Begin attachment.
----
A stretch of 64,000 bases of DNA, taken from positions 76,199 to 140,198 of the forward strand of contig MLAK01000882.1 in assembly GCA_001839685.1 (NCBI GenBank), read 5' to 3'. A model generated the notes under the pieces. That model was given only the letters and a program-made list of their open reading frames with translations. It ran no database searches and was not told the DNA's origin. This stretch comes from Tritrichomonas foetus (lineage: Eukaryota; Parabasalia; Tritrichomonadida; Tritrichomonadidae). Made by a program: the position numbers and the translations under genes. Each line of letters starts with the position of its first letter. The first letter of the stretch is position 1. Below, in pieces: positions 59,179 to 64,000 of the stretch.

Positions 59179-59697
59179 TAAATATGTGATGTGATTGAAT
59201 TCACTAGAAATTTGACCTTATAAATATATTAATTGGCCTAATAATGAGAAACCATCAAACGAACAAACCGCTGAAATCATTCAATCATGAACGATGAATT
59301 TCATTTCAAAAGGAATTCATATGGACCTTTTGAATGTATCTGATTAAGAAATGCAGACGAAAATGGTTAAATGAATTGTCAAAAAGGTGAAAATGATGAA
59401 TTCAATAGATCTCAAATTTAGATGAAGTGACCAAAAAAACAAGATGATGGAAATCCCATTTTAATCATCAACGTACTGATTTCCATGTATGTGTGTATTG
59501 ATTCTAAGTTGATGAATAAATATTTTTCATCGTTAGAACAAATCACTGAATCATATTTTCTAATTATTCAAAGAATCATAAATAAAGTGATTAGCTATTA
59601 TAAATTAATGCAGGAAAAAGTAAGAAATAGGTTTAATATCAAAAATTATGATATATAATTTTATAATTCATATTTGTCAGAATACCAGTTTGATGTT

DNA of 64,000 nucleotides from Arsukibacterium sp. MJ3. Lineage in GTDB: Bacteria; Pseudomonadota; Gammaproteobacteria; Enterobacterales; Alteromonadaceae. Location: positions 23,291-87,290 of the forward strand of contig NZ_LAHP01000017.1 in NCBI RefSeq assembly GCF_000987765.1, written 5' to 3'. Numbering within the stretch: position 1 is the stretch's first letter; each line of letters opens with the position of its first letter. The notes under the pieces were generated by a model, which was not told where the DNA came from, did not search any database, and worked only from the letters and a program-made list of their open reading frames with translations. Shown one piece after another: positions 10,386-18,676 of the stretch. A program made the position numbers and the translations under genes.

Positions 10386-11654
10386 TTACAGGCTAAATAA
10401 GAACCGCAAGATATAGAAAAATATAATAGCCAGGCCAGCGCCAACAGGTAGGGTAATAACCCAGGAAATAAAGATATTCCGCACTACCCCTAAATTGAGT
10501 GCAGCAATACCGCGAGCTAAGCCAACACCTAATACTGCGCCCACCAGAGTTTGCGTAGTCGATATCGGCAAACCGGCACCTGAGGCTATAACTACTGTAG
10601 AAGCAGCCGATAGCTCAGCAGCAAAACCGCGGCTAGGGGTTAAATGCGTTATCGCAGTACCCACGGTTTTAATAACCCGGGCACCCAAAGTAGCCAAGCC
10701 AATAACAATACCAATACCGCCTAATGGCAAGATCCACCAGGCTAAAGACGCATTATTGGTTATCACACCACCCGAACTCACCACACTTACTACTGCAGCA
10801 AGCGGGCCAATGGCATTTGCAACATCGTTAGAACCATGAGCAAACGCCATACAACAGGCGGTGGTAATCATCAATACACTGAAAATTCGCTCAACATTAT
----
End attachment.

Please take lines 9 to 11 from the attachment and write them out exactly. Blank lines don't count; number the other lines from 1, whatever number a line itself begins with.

DNA of 64,000 nucleotides from Arsukibacterium sp. MJ3. Lineage in GTDB: Bacteria; Pseudomonadota; Gammaproteobacteria; Enterobacterales; Alteromonadaceae. Location: positions 23,291-87,290 of the forward strand of contig NZ_LAHP01000017.1 in NCBI RefSeq assembly GCF_000987765.1, written 5' to 3'. Numbering within the stretch: position 1 is the stretch's first letter; each line of letters opens with the position of its first letter. The notes under the pieces were generated by a model, which was not told where the DNA came from, did not search any database, and worked only from the letters and a program-made list of their open reading frames with translations. Shown one piece after another: positions 10,386-18,676 of the stretch. A program made the position numbers and the translations under genes.

Positions 10386-11654
10386 TTACAGGCTAAATAA